Labor Trends Drive Changes in Automation and Training
Keywords: Aging Workforce, Automation, Automation Services, Labor, Workforce, Training, Institutional Knowledge.
The first Insight in this three-part series discussed the industry trend that began in the 1990s to reduce costs by paring down automation staffs. The second Insight focused on the increasing complexity of automation and its impact on the labor force. The fact remains that automation, which continues to hold a critical role in overall business success, still relies on people for successful implementation and upkeep. The problem is that people with appropriate experience are becoming an increasingly rare commodity. As we'll discuss in this third Insight in the series, owner-operators will always need the expertise to be able to bridge between organizational intelligence and automation.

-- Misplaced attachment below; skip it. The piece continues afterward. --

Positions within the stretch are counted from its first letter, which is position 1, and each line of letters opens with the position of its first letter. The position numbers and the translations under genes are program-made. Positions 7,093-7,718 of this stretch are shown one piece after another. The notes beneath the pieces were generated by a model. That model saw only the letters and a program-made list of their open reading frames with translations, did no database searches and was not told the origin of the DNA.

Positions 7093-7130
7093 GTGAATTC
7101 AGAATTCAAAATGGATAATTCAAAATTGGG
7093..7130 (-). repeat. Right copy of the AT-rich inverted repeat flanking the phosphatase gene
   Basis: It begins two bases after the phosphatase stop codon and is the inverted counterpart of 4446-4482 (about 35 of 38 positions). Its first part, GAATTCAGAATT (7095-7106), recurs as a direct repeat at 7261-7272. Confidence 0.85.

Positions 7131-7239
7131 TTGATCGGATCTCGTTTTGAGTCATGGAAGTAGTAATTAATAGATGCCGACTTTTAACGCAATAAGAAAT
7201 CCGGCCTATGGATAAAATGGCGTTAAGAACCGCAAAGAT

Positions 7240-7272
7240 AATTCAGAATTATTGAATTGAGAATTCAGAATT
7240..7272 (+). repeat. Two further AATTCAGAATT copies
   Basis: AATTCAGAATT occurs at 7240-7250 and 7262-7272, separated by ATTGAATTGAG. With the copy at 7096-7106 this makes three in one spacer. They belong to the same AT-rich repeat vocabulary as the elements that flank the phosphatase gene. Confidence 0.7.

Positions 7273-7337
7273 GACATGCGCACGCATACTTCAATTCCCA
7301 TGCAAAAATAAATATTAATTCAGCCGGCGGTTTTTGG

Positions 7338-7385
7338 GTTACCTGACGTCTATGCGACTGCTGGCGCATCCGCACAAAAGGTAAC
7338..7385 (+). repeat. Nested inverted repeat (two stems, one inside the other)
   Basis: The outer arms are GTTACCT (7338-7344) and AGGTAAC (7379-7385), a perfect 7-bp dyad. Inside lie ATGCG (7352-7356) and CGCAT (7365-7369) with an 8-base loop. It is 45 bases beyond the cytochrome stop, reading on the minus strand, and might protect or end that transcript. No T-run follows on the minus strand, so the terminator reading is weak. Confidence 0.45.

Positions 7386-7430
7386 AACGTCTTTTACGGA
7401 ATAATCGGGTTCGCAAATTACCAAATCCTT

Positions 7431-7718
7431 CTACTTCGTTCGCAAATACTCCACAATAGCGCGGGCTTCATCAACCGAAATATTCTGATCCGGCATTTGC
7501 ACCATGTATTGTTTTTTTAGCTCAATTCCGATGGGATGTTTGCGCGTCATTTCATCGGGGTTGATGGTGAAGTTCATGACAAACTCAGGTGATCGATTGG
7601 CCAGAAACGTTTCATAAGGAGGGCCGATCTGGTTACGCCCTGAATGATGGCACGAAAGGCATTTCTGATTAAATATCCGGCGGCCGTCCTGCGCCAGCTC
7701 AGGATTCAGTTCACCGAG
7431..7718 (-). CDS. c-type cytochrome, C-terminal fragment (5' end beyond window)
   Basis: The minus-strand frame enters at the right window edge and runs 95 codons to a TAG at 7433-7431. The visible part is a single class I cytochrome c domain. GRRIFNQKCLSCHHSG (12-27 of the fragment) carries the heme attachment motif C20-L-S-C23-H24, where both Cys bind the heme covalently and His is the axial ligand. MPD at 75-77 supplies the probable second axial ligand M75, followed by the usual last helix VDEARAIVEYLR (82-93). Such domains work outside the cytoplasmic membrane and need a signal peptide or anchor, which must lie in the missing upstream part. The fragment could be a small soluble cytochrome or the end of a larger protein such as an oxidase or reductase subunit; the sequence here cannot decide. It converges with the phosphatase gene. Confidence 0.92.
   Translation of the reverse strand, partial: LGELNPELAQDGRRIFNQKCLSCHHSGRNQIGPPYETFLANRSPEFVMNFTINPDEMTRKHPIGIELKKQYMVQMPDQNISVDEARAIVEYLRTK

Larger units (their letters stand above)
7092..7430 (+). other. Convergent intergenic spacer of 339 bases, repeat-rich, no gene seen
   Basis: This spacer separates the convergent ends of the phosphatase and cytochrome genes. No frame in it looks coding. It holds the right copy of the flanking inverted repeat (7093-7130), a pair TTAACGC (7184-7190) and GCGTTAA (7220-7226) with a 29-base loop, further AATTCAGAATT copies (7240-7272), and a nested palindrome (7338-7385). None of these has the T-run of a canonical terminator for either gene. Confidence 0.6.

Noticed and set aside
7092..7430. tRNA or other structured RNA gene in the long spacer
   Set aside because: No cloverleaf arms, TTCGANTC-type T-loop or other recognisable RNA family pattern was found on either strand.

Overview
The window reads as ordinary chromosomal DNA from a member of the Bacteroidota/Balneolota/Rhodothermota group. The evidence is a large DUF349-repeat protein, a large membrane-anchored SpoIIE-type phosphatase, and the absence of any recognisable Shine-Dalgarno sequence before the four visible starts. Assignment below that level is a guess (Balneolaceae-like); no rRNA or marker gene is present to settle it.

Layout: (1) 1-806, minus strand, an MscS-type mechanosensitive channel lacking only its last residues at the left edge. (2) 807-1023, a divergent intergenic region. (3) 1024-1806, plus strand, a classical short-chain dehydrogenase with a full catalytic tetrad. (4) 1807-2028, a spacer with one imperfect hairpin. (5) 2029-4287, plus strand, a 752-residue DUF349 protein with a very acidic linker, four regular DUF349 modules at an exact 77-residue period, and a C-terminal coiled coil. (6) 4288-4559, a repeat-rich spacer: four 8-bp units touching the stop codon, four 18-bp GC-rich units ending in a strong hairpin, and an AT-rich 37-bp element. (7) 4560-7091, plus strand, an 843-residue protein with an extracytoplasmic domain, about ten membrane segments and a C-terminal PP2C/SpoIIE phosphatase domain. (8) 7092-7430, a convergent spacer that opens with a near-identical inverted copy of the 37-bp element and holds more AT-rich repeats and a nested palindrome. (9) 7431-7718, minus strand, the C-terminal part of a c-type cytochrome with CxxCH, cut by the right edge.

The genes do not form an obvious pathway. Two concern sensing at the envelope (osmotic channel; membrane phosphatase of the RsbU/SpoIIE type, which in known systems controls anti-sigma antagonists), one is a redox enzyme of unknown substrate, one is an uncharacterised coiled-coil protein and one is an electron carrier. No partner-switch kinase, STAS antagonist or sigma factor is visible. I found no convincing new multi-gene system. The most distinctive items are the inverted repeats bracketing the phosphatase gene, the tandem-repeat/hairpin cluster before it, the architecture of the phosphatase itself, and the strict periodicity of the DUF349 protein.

Automation: It's a Must
Automation is deeply woven into the fabric of manufacturing and business. With its meager beginnings in the industrial revolution, automation continues to expand its critical role. This is true not only in manufacturing, utilities, and across many infrastructure-related sectors; but also in accounting, warehousing, and logistics to name a few. While a few Luddites may harp nostalgically about the "good old days" when manufacturing processes were controlled by cams, relays, and sheer manual labor; the reality is that networked, computer-based automation is here to stay.
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